I was on the road before 5am. About half way from Tel Aviv to Yerushalayim I realized I forgot to bring earplugs. For a moment, I thought maybe I would go home. I knew from watching the livestream videos that the Rosh Chodesh service would likely be disturbed by painfully loud whistling and shouting from my Jewish brothers and sisters who don’t yet understand the Kedusha of women praying with no restrictions at the Kotel- perhaps because they’ve never allowed themselves to experience it. Regardless, I knew to bring earplugs and I was terrified at the idea of not having them.
I arrived at the Kotel with just enough time to locate the leaders of Nashot Hakotel and to find a space nearby to put on my tallit and tfillin. I had been waiting for this moment for years- to lay tfillin at the Kotel. I was so excited. And I was so scared. I took my tallit out of the safety of its bag and began to say the bracha. To my surprise, nothing happened. I said l’hitatef batzitzit [the accompanying blessing] like I would any other day and wrapped myself in the protection of G-d’s Light and Love. Then it was time to take out my tfillin. I took a deep breath and asked G-d to be with me- that I may wrap myself in the attributes of the Sephirot and embody them in holy service to the Divine. This is my kavannah, my intention, every morning- but today it took on new meaning. I saw some young Haredi girls looking at me. They seemed intrigued and I could see a yearning in their eyes. But they said and did nothing. I laid my tfillin in peace and quiet as the group began to convene. I felt whole and holy- as a Jew and as a Woman.
As the tefillah began, I was separated by a security officer from my friend who came with me to the service. There was a moment of fear- what did it mean to be on “the other side” of the security officers? Would I be seen as one of “them” or one of “us”? And what in the world does that even mean? I experienced love and sisterhood as several women adjusted their positioning slightly so that I could slide into the center of the group and rejoin my friend. I stayed there, in the center of this holy gathering, for the remainder of the service. I planned to pray from a Siddur App rather than from my beloved Koren Siddur for fear that my Siddur would somehow be taken from my hands and destroyed. My phone could be replaced, I thought, but risking the destruction of holy words seemed way more dangerous. It made my heart smile to see that the one picture of me from this morning taken by the Nashot Hakotel photographer is of me holding my phone- proudly wearing the sacred garments of our ancestors and holding on dearly to their words.
The other woman in the photo was to us a nameless and voiceless woman, whose presence was anything but. She stood right beside be, in the center of our group, and davenned the entire Shacharit service to herself at her own pace. There were tears and a sense of deep pain and longing in her prayer. I wanted to reach out and give her a hug, but I did not. I wanted to connect with her and yet I was also scared of her. Why was she there? What did she think of “us”? My ultimate conclusion is that she is one of “us”- because at the end of the day there is nothing but “us.” She came to pray, just like we did. And when she was done, she left, just as mysteriously as she came. I pray to one day be able to connect with her and know her name- to know the names and the stories of all of the mysterious onlookers. We are only separated by our fears and our lack of shared experience.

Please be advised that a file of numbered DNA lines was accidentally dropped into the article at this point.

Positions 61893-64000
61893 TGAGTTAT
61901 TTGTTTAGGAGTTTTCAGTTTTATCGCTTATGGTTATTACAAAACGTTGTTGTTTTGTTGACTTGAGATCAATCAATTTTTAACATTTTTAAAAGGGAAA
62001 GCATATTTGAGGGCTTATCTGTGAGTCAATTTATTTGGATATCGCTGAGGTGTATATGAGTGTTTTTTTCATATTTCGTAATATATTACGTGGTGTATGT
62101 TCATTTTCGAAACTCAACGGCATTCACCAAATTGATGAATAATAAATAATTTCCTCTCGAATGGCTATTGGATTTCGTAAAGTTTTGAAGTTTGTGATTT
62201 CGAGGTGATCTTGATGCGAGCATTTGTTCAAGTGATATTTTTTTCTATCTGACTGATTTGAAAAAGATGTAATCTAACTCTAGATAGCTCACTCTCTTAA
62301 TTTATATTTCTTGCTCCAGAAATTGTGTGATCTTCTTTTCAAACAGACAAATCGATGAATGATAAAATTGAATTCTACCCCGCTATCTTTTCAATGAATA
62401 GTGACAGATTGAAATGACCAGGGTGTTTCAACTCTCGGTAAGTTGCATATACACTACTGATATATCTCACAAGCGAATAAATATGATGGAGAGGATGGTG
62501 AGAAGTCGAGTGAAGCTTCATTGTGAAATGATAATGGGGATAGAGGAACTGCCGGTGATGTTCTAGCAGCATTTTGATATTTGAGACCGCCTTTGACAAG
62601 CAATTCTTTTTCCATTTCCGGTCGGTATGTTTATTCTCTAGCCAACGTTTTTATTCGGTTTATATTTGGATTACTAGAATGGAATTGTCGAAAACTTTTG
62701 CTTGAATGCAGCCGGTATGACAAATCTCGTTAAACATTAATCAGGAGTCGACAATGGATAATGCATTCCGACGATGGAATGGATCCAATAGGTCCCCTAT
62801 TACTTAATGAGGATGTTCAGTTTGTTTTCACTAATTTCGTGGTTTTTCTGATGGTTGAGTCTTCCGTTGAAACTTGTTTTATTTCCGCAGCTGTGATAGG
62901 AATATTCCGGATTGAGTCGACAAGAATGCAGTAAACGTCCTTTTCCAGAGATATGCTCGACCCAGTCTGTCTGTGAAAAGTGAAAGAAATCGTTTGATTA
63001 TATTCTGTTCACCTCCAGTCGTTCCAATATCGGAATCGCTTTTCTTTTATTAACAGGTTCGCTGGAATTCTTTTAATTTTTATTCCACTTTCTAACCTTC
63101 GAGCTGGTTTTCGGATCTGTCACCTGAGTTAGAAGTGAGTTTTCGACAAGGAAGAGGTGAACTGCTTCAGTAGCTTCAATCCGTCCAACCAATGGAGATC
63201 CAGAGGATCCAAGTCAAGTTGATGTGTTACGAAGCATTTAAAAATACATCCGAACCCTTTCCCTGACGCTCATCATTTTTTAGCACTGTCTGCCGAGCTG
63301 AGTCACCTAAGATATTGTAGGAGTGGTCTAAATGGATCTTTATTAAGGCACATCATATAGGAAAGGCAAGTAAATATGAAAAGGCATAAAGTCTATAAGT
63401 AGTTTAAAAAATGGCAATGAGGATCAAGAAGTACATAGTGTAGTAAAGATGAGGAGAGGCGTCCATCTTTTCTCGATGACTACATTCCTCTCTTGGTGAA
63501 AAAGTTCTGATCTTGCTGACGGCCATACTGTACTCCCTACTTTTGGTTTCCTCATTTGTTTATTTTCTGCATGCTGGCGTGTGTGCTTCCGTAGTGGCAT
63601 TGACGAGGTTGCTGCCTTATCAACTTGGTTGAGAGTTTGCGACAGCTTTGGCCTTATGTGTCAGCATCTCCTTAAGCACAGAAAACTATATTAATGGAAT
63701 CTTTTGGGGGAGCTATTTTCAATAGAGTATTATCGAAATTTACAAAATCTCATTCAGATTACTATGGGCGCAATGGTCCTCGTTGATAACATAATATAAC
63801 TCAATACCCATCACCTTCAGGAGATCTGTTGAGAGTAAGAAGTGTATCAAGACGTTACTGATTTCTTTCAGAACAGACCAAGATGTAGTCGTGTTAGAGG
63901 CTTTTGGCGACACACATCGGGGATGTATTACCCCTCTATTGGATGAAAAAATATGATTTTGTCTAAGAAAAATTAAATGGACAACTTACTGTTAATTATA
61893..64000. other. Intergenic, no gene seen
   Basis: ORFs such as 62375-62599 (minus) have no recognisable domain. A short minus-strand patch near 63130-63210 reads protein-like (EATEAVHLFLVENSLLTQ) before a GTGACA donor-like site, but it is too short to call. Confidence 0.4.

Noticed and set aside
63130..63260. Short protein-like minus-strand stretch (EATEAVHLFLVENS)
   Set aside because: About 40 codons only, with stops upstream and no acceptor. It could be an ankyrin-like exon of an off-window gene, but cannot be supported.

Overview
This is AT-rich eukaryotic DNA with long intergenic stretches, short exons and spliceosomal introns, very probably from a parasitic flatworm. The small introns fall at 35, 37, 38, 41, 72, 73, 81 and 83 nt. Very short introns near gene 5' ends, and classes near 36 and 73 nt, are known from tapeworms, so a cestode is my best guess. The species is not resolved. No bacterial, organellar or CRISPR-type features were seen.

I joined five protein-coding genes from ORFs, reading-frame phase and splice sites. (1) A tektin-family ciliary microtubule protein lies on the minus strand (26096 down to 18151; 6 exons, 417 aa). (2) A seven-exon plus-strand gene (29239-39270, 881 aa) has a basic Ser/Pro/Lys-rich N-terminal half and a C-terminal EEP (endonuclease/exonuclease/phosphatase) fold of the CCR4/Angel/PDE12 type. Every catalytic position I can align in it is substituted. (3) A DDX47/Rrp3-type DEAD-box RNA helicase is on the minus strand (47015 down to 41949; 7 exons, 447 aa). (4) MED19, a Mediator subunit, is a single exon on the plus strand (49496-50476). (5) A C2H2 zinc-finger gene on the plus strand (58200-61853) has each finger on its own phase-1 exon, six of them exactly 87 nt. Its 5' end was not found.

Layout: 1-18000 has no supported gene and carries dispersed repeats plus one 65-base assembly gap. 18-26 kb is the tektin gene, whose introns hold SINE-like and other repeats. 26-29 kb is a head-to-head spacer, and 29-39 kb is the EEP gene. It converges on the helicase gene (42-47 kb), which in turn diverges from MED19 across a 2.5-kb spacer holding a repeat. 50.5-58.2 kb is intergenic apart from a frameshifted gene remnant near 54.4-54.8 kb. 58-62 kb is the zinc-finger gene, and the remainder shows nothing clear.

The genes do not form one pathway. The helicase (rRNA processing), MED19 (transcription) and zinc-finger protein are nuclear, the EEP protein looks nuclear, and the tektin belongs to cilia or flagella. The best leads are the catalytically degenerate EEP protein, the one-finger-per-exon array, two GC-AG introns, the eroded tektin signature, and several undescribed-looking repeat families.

Not everyone was as calm and quiet as this woman. There were some who came to share their opinions and interpretations of Torah with us, but I didn’t hear them much. I was protected by the power of the Kahal [congregation]. I feared feeling suffocated and stuck, but instead I felt held and loved. We were here to pray, and we were in this together. The rest was just noise. At the end of the service we left the Kotel as a stronger and more united group than when we entered. I was invited onto the Nashot Hakotel bus by Cheryl, who I just so happened to be standing in front of and who just so happened to visit my community in South Florida two months prior. Nothing in G-d’s world happens by mistake.
As we made our way to the bus there were groups of mostly young men yelling and throwing water at us. It was quite hot at that point, so it actually felt somewhat refreshing. Nonetheless, the sense of familial conflict was certainly present and painful. But this did not stop us. Once again, we joined together in song and allowed G-d to sing us to safety. Ozi v’zimrat Yah, vayehi li lishuah: G-d is my Strength and my Song. G-d’s Salvationing Power continues to manifest within me.
In the end, I am grateful that I forgot to bring earplugs. I am grateful that I was able to hear the beautiful voices of the beautiful women who gathered together this morning to honor G-d, Torah, Rosh Chodesh, and each other. And I’m grateful- and honored- to have been one of them